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Value of Bitcoin "Crashes" 709

souravzzz writes with an update on the state of Bitcoin. Quoting the Ars Technica article: "Bitcoin, the world's first peer-to-peer digital currency, fell below $3 on Monday. That represents a 90 percent fall since the currency hit its peak in early June." That's still three times its value in April 2011.
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Value of Bitcoin "Crashes"

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  • by Teppy ( 105859 ) on Wednesday October 19, 2011 @10:25AM (#37762010) Homepage
    Our new game, "Dragon's Tale," functions exclusively in Bitcoins. It's a gambling MMORPG based on the same technology as our previous game, "A Tale in the Desert." Choosing Bitcoins means that I never have to worry about PayPal freezing my account, or about $25 chargeback fees, or making Mastercard a 2.5% partner in my business.

    When we started Dragon's Tale, Bitcoins were worth 5 cents, and people played for 100's at a time. When Bitcoins were $30, people played for fractions of a coin. Now that Bitcoins are $2.00 or whatever, they may spend a Bitcoin or two on a play session.

    The point is that the exchange rate to dollars is irrelevant - players play at the level they're comfortable with, and our revenue (viewed in dollars) has been increasing steadily.

  • Re:Bitcoin (Score:5, Interesting)

    by networkBoy ( 774728 ) on Wednesday October 19, 2011 @11:33AM (#37762924) Journal

    Speculators are a capacitor. Storing charge when the voltage is above the mean level, dumping charge when below.
    Market manipulators are an external power supply, forcing the mean level up then down.
    If speculators have more resources than the manipulators, the manipulation will fail, otherwise it succeeds.

  • by betterunixthanunix ( 980855 ) on Wednesday October 19, 2011 @11:40AM (#37763014)
    Except that any secure digital cash system must have the property that I mentioned -- the tokens must grow with the number of transactions:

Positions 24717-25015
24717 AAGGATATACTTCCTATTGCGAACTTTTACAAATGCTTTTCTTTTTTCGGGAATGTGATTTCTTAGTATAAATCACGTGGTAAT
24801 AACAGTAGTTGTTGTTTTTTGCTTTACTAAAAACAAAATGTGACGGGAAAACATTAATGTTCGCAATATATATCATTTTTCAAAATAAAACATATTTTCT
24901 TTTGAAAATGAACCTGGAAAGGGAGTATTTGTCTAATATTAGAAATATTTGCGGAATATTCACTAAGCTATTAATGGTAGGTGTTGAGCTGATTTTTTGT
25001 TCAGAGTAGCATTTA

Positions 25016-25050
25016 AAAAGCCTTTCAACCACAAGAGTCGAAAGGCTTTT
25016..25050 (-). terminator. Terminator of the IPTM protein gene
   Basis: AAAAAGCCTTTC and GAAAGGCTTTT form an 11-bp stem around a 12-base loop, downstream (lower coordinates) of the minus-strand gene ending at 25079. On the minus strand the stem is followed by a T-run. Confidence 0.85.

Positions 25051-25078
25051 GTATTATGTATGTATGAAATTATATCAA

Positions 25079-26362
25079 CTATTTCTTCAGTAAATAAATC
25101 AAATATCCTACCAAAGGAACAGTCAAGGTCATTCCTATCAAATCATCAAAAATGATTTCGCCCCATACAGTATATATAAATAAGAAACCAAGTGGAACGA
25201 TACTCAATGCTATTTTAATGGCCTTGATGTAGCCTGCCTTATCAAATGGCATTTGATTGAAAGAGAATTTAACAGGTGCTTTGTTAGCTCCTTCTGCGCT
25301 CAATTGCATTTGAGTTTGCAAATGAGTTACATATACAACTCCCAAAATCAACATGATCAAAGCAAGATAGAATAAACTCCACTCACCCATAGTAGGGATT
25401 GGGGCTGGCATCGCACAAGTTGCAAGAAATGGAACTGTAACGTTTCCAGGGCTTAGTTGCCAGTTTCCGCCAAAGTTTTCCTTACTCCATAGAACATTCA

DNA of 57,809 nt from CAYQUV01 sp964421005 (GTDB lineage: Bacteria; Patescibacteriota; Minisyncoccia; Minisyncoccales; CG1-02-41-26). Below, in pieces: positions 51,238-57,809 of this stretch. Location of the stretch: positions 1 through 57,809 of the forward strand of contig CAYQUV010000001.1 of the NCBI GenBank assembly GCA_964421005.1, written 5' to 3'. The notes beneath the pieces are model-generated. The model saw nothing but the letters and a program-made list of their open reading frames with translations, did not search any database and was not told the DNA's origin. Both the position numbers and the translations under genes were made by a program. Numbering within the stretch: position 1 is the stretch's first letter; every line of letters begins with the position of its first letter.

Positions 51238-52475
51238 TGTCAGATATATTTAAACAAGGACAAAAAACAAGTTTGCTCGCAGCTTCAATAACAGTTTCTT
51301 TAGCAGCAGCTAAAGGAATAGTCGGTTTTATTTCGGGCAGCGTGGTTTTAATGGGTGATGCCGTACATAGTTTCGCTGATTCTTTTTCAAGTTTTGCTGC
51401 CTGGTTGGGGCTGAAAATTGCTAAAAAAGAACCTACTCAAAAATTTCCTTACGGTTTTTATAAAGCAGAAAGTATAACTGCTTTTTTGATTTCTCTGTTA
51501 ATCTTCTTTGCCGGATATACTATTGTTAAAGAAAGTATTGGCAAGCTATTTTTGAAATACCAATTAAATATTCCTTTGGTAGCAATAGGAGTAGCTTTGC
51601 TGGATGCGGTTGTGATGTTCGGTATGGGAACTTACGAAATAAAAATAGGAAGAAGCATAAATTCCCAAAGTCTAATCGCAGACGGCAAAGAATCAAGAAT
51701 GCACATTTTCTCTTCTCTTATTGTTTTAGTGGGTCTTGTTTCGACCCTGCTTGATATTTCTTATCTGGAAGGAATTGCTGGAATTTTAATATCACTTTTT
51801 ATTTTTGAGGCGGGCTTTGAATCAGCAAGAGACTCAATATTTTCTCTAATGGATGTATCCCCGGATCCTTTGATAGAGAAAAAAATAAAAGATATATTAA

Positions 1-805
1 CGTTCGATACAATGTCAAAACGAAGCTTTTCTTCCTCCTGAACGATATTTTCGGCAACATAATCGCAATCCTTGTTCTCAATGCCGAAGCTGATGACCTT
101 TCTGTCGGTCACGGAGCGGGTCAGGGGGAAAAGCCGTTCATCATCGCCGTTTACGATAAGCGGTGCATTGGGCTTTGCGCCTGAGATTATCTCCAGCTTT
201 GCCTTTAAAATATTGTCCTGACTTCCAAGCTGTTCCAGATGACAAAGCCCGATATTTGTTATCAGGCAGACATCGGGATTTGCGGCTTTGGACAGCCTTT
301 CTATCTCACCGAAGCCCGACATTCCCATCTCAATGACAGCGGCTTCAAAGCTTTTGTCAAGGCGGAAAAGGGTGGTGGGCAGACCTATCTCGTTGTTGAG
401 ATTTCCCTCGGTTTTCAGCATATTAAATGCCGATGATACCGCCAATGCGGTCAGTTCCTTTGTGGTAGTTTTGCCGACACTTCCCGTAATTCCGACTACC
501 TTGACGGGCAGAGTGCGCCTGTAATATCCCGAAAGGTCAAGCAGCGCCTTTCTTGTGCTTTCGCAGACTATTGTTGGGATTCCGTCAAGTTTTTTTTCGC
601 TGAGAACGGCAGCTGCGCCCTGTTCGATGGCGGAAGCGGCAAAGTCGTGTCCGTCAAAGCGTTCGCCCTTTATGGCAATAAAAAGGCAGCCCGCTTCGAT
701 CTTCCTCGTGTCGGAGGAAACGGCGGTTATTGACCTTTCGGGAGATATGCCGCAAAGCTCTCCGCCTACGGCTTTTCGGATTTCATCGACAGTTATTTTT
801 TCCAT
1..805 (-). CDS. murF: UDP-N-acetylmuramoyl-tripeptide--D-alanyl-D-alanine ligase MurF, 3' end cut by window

ftp://www.hacktic.nl/pub/mirrors/Advances%20in%20Cryptology/HTML/PDF/E92/390.PDF [hacktic.nl]
  • Re:Bitcoin (Score:2, Interesting)

    by Jane Q. Public ( 1010737 ) on Wednesday October 19, 2011 @01:39PM (#37764482)

    "Saving for a rainy day is why insurance exists and saving through investment doesn't really require any notable amount of money."

    "Saving for a rainy day" is NOT why insurance exists. Insurance is, by definition, a hedge against disasters. Two different things. Further, insurance does not pay out as much as it takes in (simple elementary-school math), so it doesn't even come close to meeting the definition of "savings". Nor does it address inflation.

    "Saving through investment" is a contradiction in terms. Investment, by definition, does require available money, whether that money is surplus or borrowed. In neither case does it, either, meet the definition of "savings". Savings represent a pool of capital that can be invested, but they are two different things.

    "Talking about inflation as if it was horrible is hard when economists consider it a non-issue unless it goes hyper."

    You completely missed two of my points: (1) that only Keynesian economists (well, Chartalists, too, but nobody takes them seriously) consider inflation to be a good thing; other schools of economics disagree, and (2) despite Keynesian theory, history does not show inflation to be a good thing.

    "What exactly is the benefit of allowing people to bury money in their backyard and have it retain their value?"